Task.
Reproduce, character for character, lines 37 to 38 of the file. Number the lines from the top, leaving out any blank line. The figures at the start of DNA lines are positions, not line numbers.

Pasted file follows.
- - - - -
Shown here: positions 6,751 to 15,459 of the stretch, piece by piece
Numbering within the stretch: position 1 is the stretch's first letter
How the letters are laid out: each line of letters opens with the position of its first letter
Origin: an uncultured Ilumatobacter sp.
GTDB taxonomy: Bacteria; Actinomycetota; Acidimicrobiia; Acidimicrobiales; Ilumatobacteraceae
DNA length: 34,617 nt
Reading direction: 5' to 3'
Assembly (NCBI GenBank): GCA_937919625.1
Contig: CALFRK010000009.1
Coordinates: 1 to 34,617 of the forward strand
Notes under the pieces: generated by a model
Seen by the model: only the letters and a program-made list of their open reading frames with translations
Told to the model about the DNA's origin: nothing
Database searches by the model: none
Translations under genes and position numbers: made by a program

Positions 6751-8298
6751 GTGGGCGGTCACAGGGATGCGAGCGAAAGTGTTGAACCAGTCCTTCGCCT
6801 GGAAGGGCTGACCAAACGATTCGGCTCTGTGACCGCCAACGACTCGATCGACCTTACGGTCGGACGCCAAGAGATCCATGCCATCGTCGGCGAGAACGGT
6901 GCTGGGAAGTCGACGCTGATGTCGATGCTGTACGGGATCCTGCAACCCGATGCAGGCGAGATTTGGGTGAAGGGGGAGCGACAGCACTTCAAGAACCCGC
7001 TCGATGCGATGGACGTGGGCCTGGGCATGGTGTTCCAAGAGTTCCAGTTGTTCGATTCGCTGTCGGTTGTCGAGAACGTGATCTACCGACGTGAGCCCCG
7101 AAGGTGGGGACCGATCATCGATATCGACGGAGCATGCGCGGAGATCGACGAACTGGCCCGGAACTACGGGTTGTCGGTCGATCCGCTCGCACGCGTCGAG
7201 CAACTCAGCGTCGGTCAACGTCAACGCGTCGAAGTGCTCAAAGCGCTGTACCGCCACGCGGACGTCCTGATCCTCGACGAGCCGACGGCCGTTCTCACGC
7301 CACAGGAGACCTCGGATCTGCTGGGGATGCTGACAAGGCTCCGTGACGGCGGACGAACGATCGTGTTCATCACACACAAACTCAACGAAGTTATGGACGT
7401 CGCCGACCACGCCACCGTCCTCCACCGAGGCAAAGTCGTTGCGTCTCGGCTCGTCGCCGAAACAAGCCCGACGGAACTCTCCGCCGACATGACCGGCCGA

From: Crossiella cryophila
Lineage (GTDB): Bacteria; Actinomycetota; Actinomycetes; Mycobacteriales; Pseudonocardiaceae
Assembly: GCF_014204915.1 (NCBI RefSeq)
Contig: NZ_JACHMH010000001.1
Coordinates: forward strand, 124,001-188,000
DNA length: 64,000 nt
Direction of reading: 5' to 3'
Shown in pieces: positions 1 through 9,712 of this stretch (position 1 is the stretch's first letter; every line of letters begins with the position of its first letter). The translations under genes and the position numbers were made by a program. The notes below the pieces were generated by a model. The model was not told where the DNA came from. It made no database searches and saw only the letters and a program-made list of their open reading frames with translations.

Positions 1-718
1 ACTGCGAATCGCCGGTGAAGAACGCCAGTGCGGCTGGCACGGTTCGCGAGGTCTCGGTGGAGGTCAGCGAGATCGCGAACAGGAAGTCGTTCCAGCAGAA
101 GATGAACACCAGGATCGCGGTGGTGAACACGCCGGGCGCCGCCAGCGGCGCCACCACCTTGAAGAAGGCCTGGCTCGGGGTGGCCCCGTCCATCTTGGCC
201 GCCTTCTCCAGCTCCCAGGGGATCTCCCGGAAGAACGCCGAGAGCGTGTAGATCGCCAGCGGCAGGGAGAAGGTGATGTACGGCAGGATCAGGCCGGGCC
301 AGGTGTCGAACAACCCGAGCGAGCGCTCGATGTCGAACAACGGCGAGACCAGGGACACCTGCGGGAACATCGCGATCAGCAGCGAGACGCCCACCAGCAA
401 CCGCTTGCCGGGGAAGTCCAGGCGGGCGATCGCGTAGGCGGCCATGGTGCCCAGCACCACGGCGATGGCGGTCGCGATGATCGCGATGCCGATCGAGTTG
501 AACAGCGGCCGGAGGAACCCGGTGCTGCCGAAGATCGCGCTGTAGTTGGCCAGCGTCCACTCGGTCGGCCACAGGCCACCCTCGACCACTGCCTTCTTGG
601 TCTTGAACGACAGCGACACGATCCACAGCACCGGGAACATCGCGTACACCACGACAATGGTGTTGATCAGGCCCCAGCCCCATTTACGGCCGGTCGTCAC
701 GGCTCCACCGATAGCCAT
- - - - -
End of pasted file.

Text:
301 AGGTGTCGAACAACCCGAGCGAGCGCTCGATGTCGAACAACGGCGAGACCAGGGACACCTGCGGGAACATCGCGATCAGCAGCGAGACGCCCACCAGCAA
401 CCGCTTGCCGGGGAAGTCCAGGCGGGCGATCGCGTAGGCGGCCATGGTGCCCAGCACCACGGCGATGGCGGTCGCGATGATCGCGATGCCGATCGAGTTG